But in chapter three, Paul says, “It looks like I have to start over with you guys.” So caught up in fandom and differing philosophies, they’ve lost the gospel and reverted back to a kind of pre-conversion state. 

This temptation remains. Even as a I read chapter one again, it says:

“I appeal to you, brothers and sisters, in the name of our Lord Jesus Christ, that all of you agree with one another in what you say and that there be no divisions among you, but that you be perfectly united in mind and thought.”

And I’m like, “yeaaaah right!” It’s as if our favorite pastime is disagreeing and splitting hairs over theologies and the playing out of our “personal salvation”.

It’s time to repent. It’s time to get back to the Kingdom of God. I am so guilty of this. It’s time to get back to The Word and attentiveness to His Spirit. It’s time to get face to face with God Himself, Christ in me,  and being a temple of the presence of God’s Spirit. The power lies in Him.

-Bethany 

1 Corinthians 1-2

It was really refreshing to hear from Paul again this morning. I feel endeared to the book of Corinthians, because Corinth kind of reminds me of my home town. A port city, a melting pot of people and a chip on it’s shoulder. Here’s a little video about it, watch even the first couple minutes!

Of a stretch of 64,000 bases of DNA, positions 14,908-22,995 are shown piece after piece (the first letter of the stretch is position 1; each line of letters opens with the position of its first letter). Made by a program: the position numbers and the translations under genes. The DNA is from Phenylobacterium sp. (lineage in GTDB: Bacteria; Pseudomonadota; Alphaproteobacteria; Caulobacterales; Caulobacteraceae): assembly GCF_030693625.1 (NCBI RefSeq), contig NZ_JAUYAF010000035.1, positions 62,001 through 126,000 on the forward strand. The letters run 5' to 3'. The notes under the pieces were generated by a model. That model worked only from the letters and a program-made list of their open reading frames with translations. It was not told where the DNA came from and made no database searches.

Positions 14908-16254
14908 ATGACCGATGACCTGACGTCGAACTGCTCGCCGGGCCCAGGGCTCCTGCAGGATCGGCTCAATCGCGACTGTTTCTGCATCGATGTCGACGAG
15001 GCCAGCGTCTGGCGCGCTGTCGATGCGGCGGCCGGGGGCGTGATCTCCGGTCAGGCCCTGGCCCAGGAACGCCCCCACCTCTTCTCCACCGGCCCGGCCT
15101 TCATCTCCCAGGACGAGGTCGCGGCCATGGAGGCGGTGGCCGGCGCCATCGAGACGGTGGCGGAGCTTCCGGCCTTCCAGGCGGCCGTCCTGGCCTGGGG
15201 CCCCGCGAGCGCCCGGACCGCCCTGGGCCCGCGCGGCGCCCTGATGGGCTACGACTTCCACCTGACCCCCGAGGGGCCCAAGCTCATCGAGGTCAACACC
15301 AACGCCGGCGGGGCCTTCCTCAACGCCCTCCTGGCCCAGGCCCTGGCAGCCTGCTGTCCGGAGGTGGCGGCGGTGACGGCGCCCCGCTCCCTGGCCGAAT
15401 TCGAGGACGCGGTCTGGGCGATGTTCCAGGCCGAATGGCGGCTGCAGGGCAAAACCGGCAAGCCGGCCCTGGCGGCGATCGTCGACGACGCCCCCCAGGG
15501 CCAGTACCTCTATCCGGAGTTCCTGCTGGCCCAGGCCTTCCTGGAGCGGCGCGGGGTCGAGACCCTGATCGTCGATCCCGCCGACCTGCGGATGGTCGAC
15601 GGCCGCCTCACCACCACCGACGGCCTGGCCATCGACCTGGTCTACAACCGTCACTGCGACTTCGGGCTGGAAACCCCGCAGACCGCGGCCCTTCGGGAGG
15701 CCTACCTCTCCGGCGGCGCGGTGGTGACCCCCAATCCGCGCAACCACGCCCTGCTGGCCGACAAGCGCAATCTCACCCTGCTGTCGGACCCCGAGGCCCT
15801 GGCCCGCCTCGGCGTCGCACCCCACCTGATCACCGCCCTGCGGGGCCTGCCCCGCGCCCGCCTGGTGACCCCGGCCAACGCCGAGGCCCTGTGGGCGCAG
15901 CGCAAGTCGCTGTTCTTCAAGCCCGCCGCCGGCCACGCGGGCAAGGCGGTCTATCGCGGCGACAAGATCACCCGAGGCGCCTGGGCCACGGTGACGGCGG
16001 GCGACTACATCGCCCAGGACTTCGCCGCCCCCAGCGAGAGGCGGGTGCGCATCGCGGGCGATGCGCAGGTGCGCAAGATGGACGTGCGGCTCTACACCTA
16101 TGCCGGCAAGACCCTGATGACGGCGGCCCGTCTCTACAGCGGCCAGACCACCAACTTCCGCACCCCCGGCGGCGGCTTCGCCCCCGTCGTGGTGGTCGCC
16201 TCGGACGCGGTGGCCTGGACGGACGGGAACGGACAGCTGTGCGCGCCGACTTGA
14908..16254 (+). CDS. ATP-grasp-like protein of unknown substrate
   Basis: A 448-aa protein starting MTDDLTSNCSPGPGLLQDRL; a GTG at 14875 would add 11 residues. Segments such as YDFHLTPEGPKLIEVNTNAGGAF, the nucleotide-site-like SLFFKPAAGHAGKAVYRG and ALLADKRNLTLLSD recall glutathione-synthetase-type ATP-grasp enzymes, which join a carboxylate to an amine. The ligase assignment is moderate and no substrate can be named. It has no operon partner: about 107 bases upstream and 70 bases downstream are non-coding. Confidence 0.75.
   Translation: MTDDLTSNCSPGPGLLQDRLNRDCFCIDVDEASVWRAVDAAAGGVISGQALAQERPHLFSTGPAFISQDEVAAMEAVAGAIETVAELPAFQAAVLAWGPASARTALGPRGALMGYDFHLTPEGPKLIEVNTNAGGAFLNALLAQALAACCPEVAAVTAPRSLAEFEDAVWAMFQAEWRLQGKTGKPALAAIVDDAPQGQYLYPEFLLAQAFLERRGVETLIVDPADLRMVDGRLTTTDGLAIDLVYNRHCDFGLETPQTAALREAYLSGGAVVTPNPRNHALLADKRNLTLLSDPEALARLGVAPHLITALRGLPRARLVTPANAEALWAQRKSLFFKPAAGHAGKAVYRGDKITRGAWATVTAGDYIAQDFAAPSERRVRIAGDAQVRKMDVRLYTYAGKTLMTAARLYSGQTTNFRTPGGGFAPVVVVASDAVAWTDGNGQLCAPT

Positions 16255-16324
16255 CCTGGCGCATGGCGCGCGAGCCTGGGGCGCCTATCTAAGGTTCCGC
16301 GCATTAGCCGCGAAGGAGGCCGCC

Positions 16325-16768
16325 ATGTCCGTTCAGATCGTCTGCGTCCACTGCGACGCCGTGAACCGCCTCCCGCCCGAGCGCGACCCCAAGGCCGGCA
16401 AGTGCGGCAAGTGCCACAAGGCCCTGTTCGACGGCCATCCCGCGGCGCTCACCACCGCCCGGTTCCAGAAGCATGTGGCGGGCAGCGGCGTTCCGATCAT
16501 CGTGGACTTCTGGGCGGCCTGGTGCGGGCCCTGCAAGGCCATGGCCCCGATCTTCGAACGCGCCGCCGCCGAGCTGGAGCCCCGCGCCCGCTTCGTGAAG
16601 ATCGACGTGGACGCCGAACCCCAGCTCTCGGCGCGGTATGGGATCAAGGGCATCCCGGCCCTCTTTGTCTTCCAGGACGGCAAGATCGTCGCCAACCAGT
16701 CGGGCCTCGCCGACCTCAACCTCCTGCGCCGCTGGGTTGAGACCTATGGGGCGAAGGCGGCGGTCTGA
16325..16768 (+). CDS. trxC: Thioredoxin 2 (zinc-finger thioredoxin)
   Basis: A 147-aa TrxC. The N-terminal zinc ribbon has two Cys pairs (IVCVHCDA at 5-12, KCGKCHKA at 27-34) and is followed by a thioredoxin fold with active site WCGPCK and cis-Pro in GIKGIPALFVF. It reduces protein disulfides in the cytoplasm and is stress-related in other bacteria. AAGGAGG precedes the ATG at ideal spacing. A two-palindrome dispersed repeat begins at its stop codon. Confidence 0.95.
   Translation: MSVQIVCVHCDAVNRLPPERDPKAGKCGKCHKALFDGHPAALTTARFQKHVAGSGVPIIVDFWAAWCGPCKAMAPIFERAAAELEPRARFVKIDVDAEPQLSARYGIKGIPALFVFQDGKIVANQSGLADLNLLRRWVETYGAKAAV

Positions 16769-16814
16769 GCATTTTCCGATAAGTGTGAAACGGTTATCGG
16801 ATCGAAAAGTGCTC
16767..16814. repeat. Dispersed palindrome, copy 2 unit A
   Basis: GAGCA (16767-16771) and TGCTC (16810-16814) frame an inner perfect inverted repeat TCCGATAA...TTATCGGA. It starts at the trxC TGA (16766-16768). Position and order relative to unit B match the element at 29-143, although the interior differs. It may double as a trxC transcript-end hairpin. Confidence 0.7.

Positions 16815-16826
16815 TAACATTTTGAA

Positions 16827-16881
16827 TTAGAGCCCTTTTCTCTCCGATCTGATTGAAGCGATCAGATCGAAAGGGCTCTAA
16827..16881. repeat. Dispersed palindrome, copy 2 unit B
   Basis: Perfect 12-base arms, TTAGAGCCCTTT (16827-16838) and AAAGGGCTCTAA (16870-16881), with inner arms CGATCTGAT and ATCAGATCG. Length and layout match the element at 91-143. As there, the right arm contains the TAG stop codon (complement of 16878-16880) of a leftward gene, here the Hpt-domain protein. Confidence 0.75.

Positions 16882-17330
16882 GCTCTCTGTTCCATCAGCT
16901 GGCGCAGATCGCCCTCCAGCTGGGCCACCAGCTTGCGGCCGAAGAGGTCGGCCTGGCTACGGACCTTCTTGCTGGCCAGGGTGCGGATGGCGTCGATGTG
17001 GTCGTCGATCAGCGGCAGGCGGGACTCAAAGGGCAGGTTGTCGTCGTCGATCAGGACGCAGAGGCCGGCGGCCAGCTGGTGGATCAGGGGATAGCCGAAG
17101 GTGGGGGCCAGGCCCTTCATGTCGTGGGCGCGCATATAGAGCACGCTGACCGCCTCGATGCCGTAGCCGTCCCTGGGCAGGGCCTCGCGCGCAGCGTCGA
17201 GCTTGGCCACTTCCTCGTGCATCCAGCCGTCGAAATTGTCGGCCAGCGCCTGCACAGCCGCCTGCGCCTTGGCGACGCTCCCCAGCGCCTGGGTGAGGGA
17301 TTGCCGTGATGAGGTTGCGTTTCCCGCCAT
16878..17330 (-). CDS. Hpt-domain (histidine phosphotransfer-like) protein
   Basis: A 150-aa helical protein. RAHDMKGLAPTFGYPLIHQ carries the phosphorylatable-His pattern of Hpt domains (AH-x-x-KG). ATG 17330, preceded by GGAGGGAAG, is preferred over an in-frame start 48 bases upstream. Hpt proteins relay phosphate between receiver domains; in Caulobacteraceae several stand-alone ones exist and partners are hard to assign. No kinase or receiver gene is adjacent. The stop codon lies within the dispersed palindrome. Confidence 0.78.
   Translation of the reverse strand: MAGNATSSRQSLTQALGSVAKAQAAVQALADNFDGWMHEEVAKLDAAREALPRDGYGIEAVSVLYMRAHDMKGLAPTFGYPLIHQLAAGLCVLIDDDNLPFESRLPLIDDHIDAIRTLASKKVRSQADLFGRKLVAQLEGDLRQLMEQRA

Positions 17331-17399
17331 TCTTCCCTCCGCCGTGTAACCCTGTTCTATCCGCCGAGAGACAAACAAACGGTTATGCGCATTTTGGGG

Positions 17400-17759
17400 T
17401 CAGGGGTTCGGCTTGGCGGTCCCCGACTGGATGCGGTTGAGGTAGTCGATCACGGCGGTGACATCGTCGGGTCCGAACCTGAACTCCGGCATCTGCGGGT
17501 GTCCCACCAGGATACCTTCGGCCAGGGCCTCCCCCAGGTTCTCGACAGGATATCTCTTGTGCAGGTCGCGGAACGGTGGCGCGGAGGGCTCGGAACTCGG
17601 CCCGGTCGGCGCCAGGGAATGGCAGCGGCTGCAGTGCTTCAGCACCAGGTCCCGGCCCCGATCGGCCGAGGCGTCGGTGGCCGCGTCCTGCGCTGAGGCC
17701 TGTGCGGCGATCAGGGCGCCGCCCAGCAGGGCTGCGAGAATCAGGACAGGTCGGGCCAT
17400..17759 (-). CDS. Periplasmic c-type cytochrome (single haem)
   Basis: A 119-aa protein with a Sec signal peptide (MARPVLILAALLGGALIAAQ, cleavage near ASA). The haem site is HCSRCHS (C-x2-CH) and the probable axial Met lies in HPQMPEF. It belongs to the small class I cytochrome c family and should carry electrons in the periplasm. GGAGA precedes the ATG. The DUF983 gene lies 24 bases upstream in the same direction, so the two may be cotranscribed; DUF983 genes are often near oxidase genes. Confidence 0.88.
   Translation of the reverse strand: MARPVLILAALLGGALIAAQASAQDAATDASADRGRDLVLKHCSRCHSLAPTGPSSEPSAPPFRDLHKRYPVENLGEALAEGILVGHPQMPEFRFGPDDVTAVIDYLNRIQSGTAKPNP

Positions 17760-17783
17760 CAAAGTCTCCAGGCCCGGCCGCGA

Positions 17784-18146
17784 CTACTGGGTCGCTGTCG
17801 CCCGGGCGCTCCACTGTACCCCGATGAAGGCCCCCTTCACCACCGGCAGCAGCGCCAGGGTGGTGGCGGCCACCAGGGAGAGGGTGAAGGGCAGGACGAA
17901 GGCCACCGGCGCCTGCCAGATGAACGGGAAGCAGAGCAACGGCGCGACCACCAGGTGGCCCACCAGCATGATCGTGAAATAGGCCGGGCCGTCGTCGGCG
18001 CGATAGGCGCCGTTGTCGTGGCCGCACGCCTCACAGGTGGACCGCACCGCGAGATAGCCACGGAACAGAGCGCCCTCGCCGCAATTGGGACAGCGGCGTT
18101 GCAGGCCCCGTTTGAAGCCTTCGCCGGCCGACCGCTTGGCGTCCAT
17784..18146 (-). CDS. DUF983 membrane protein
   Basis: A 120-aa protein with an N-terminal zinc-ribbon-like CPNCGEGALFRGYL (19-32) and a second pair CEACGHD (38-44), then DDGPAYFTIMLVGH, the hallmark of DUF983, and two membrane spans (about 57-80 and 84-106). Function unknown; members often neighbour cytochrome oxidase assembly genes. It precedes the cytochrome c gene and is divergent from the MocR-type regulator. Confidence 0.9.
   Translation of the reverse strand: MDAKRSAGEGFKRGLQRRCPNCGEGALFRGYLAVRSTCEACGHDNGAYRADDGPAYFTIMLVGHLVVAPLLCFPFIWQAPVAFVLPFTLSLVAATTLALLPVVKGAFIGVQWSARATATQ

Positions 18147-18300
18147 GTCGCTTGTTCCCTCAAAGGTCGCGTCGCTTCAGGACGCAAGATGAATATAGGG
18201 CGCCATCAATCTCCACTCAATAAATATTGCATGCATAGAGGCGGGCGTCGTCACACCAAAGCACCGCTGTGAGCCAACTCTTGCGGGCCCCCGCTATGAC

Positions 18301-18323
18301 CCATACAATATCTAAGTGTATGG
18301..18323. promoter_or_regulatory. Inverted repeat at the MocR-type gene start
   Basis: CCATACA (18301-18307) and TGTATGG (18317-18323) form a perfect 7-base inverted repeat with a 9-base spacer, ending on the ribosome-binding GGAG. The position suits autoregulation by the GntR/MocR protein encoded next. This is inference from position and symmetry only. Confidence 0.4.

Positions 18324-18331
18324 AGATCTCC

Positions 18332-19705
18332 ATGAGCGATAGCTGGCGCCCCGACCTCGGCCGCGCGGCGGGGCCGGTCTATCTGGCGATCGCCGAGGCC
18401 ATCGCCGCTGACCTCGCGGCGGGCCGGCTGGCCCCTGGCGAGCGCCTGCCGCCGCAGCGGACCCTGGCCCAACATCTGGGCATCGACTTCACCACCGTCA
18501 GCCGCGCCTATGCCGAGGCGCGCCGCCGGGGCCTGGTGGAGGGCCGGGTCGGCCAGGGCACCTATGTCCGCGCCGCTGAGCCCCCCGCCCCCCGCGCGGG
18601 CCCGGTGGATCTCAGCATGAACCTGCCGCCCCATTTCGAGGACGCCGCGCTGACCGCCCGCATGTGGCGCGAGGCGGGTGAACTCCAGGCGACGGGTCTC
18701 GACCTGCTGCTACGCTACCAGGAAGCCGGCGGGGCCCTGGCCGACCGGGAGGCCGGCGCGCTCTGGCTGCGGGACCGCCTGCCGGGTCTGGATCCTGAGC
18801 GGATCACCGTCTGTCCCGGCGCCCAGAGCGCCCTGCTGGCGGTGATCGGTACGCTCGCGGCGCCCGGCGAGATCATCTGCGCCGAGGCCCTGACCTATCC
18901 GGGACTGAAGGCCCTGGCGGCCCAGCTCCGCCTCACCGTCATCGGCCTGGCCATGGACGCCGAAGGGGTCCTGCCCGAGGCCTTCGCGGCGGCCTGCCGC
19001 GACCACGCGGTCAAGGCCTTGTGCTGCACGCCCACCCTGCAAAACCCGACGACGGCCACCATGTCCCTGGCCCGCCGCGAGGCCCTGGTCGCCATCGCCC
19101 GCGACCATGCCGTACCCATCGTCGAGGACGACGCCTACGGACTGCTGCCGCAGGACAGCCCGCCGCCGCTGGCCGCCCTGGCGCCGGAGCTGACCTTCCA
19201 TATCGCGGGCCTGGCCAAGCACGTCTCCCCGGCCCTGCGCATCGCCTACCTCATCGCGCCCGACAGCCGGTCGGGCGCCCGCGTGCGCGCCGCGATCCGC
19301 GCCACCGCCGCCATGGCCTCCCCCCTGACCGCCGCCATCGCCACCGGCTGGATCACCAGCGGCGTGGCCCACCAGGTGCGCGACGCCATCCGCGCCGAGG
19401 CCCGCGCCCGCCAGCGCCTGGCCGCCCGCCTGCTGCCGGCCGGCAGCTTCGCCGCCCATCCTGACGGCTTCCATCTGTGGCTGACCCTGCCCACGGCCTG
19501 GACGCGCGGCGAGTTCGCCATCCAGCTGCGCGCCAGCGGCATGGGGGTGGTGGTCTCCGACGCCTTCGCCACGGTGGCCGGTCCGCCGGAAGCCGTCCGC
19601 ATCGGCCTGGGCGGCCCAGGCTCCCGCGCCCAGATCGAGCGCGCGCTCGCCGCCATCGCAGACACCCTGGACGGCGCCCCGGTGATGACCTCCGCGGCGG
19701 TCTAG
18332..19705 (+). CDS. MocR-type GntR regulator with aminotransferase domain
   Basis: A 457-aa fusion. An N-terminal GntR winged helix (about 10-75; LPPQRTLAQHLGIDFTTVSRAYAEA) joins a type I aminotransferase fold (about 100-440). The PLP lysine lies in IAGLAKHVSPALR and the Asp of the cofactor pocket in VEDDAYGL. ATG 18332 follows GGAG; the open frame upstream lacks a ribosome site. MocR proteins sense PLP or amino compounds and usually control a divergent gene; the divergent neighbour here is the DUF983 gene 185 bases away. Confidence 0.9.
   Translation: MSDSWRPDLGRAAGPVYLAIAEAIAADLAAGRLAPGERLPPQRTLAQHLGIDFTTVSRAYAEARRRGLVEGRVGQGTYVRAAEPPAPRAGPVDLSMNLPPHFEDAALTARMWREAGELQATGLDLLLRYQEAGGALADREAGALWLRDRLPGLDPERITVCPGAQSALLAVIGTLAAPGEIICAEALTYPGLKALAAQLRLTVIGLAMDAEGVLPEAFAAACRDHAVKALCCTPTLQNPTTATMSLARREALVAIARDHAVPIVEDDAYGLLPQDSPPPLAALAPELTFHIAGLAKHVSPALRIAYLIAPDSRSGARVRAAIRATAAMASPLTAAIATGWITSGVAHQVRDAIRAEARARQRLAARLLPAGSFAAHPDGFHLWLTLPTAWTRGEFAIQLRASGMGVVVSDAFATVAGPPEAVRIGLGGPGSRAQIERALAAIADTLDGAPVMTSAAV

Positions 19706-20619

Paul lived  and ministered in Corinth for a while, and after leaving, started hearing about some major problems going on in the church. These letters address some of the main issues that were popping up.

 

“He will keep you strong to the end so that you will be free from all blame on the day when our Lord Jesus Christ returns. God will do this, for he is faithful to do what he says, and he has invited you into partnership with his Son, Jesus Christ our Lord.” 

God is faithful to do what he says. There’s a lot of weight to these first two chapters, a lot of important concepts church attenders should read and take note of. But today I just needed the simple reminder that God is faithful and doesn’t flake out on his promises. He doesn’t tell me what I want to hear, he tells me what I need to hear, the truth.

What is something God has told you that you need to trust in?

 

-Carly